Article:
"Our product is entirely rational, and that is the right way. Our brand, though, is more emotional - we have underdog appeal, being smaller than most car making giants, and earning respect with our approach. That separation between product and brand is proving very popular."

Next month, Subaru will reveal its long-awaited hybrid variant of the Forester at the Beijing motor show. Subaru’s new hybrid system is expected to either be an electric motor incorporated into the brand’s signature longitudinal transmission (a set-up used in the short-lived XV Hybrid), or a more radical system replacing the rear differential with an electric motor. Hybrid technology from Toyota - which owns 16% of Subaru - has been utilised for the new Forester.

A successful launch for the new Forester in the UK is essential for the brand after a significant drop in sales in 2017. The Forester sells around 300,000 units globally, accounting for 25% of Subaru's overall production. In the UK the current model is priced from £26,495.

Additional reporting by Hilton Holloway

Read more

Subaru Forester review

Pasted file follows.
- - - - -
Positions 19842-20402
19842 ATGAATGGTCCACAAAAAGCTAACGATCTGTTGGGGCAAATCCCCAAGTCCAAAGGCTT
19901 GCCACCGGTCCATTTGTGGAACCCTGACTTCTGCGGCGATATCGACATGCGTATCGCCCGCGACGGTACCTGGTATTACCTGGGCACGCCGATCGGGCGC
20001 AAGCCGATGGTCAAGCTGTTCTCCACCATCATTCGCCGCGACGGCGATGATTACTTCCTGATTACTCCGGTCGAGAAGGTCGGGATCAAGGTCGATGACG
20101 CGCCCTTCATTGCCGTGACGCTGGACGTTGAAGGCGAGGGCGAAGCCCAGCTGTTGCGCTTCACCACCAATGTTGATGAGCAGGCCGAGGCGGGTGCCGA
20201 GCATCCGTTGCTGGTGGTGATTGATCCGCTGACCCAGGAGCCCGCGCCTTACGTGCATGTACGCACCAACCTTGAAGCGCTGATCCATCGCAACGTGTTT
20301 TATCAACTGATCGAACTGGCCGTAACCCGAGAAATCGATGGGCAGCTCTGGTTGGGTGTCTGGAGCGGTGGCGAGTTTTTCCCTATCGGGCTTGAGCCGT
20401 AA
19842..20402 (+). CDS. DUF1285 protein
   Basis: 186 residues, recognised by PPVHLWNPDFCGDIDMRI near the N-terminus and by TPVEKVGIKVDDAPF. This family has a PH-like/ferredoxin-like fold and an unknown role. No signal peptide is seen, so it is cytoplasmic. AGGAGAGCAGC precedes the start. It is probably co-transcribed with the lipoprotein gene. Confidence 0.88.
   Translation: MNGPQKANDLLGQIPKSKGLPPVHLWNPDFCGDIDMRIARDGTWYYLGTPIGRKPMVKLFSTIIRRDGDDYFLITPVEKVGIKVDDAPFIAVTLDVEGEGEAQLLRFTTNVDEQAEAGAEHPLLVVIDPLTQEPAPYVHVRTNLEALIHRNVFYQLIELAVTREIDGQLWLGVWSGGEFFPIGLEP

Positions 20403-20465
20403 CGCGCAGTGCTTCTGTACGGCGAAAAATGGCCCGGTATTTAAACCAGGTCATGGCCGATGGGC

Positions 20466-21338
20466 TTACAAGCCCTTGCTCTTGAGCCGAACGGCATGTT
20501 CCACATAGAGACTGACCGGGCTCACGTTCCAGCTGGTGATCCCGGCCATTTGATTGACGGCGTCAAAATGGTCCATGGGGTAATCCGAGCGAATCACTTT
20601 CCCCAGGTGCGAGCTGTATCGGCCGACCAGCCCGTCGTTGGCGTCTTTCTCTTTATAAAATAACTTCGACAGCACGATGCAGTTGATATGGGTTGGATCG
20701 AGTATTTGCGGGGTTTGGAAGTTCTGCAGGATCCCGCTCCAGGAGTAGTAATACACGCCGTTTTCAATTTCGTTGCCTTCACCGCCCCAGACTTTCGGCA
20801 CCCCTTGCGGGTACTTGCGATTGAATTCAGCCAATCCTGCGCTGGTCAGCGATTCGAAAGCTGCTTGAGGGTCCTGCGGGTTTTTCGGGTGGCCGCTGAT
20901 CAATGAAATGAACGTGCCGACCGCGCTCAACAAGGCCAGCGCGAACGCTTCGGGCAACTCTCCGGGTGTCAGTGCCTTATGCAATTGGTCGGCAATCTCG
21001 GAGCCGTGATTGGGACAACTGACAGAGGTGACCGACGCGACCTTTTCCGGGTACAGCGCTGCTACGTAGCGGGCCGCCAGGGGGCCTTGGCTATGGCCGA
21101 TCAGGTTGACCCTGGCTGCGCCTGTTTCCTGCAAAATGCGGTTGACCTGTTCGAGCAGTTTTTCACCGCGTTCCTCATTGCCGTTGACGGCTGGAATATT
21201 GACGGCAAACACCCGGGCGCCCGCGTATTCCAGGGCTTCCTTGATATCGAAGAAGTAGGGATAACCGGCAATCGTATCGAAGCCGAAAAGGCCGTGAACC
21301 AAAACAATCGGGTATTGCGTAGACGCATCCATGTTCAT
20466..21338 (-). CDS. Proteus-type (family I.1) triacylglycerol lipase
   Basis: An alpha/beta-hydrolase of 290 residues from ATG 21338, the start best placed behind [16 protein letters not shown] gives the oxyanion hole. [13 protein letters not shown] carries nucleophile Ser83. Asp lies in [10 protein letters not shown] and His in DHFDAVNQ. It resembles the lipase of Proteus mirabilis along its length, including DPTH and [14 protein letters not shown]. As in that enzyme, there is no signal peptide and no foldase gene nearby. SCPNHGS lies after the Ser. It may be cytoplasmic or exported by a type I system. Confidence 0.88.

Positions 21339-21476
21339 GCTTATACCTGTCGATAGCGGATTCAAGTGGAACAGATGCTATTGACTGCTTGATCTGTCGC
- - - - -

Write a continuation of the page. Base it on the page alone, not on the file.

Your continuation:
Subaru WRX STI review 

Subaru Levorg review

Join the debate


15 March 2018

I own a manual gearbox diesel engine Forester.

If this article is correct in the engine and transmission options for the new model in the UK, it will be my last Subaru, and their uk sales will fall by one more... 

15 March 2018
allwheelsdriven wrote:

...their uk sales will fall by one more... 


They really can't fall much more (there isn't far to fall).

You'd almost think IM didn't know what they were doing.

If I want an autonomous car, I'll take a taxi.


31 March 2018

....doesnt get any better.

They seriously need to sack their designers, and start again.

In comparison the original Forester was a vast improvement on this, and the simplicity of the Outback 3.0 was perfect for the loyal Subaru buyers.

15 March 2018

To be fair to IM (Subaru's UK importers), they can only import to the UK whatever vehicles Subaru HQ in Japan make available for them to choose from.